A former cabinet minister hopes a law change to protect women on Britain’s streets will make it “crystal clear” that perpetrators cannot abuse women and girls.
Former Business Secretary Greg Clark told how there is no specific criminal offence that makes it illegal to deliberately harass a woman in public even when it is clearly intended to cause alarm or humiliation.
Mr Clark put forward the Protection from Sex-based Harassment in Public Bill to stop a loophole that continues to leave women feeling unsafe walking alone at night.
The Bill returns to the Lords today (Fri) for its second reading.
Mr Clark said: “Today is an important day for millions of women in this country. The House of Lords will decide whether to pass a new law that will make harassing a woman in the street because of their sex an offence.”
“The everyday experience of so many women and girls is that they fear being harassed when alone on the street.
“Being followed, having lewd comments made to them, being pestered by strangers – these are all very familiar to women, but not experienced by most men. It means that women change the way they use the streets – like not walking alone after dark, or keeping their keys in their hand for self-defence.”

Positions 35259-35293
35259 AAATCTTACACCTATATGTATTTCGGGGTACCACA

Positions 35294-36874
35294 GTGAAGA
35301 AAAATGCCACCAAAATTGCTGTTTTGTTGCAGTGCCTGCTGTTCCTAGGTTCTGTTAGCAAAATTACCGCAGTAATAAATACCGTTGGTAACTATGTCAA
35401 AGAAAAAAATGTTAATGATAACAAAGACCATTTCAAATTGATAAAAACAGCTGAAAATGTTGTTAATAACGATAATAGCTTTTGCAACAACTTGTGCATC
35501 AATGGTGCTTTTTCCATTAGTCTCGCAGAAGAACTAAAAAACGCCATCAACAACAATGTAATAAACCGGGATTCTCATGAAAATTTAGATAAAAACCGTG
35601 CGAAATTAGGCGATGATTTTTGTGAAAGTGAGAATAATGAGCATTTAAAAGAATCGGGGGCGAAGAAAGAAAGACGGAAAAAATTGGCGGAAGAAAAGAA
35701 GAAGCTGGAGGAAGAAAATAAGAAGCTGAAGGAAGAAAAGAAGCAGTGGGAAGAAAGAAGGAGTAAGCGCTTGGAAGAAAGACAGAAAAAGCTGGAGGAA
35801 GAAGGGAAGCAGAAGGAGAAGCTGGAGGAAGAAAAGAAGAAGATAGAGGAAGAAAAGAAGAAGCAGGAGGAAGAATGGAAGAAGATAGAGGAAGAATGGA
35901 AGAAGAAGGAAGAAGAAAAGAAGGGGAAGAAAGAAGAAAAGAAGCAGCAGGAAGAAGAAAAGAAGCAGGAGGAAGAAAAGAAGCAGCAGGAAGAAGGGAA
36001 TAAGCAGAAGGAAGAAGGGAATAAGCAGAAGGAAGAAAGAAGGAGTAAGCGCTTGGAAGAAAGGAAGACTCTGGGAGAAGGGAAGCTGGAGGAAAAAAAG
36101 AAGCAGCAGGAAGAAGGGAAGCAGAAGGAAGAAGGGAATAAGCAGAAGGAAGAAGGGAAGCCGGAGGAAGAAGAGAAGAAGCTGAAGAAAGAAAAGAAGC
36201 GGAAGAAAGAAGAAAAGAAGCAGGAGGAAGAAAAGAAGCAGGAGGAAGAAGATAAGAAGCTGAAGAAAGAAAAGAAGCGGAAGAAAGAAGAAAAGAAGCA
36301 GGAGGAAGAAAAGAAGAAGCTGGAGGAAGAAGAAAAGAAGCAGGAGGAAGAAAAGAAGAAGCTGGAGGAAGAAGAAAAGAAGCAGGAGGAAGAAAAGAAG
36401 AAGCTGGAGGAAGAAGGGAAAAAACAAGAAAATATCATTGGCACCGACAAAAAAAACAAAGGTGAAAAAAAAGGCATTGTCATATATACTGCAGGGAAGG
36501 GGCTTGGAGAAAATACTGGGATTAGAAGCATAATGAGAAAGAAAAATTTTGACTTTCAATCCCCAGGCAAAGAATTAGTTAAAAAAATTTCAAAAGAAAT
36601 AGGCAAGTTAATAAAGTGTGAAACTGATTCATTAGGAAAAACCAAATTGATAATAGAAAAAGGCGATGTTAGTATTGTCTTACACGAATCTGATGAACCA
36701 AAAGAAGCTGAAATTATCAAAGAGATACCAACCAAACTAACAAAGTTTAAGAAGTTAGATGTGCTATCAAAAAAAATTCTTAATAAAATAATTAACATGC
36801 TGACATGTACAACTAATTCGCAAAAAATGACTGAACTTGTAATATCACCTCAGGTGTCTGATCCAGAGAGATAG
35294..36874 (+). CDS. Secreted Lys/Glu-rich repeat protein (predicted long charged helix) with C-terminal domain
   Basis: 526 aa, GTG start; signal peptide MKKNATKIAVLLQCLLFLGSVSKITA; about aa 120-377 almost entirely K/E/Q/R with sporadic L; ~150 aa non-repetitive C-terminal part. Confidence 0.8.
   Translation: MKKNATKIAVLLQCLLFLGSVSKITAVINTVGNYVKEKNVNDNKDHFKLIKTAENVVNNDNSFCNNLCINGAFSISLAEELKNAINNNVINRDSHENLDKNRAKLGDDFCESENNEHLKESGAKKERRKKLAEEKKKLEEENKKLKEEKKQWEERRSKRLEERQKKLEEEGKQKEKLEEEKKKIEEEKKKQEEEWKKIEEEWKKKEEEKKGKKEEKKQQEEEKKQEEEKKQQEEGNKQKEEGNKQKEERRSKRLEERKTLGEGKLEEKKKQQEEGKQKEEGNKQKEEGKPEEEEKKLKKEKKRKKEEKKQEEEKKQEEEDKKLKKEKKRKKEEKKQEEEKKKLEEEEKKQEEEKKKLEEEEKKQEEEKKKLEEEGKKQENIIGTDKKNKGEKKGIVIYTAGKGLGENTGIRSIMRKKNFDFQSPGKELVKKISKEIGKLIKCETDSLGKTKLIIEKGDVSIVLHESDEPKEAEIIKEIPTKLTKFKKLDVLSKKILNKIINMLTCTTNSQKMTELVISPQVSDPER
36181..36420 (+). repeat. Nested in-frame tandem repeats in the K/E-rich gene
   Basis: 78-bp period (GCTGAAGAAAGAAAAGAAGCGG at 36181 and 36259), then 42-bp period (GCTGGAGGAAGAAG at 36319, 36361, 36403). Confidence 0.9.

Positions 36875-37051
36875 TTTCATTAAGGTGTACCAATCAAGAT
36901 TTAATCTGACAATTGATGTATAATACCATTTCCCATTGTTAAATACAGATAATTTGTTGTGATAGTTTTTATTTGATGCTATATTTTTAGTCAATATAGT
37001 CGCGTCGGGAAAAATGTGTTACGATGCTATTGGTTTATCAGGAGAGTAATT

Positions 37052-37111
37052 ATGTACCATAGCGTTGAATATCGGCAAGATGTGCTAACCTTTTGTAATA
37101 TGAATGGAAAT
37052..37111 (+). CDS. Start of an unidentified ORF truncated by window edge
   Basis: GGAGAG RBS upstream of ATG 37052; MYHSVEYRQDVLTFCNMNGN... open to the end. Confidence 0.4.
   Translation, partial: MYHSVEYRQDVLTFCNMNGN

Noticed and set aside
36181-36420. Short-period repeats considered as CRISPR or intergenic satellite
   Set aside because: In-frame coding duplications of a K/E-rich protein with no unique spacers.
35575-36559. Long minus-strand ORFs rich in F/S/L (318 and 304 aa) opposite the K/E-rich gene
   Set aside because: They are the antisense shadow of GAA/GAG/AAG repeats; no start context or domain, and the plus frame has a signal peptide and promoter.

It is illegal to sexually harass someone at work but there is no specific criminal offence that makes it unlawful to deliberately harass a woman in public even when it is the perpetrator’s clear intention to cause humiliation.
The Commons passed Mr Clark’s Private Member’s Bill to close this loophole and make it clear that it is illegal to harass someone in a public place on the grounds of their sex.
Mr Clark said: “If the Bill passes, I hope it will change the culture, rather than need many arrests.”
“It will be crystal clear that women cannot be abused in public deliberately to frighten or humiliate them.”
“The tiny minority of men who do this will have cause to think twice before harassing a woman.”
“The police will know that they should take seriously women being followed or harassed. And more women will have the confidence to report such incidents, knowing that they will not be dismissed.”
“And through all this, women will feel safer on our streets.”
The Daily Express has launched a campaign called Protect Women’s Rights to secure the safety of women and girls, both online and off.
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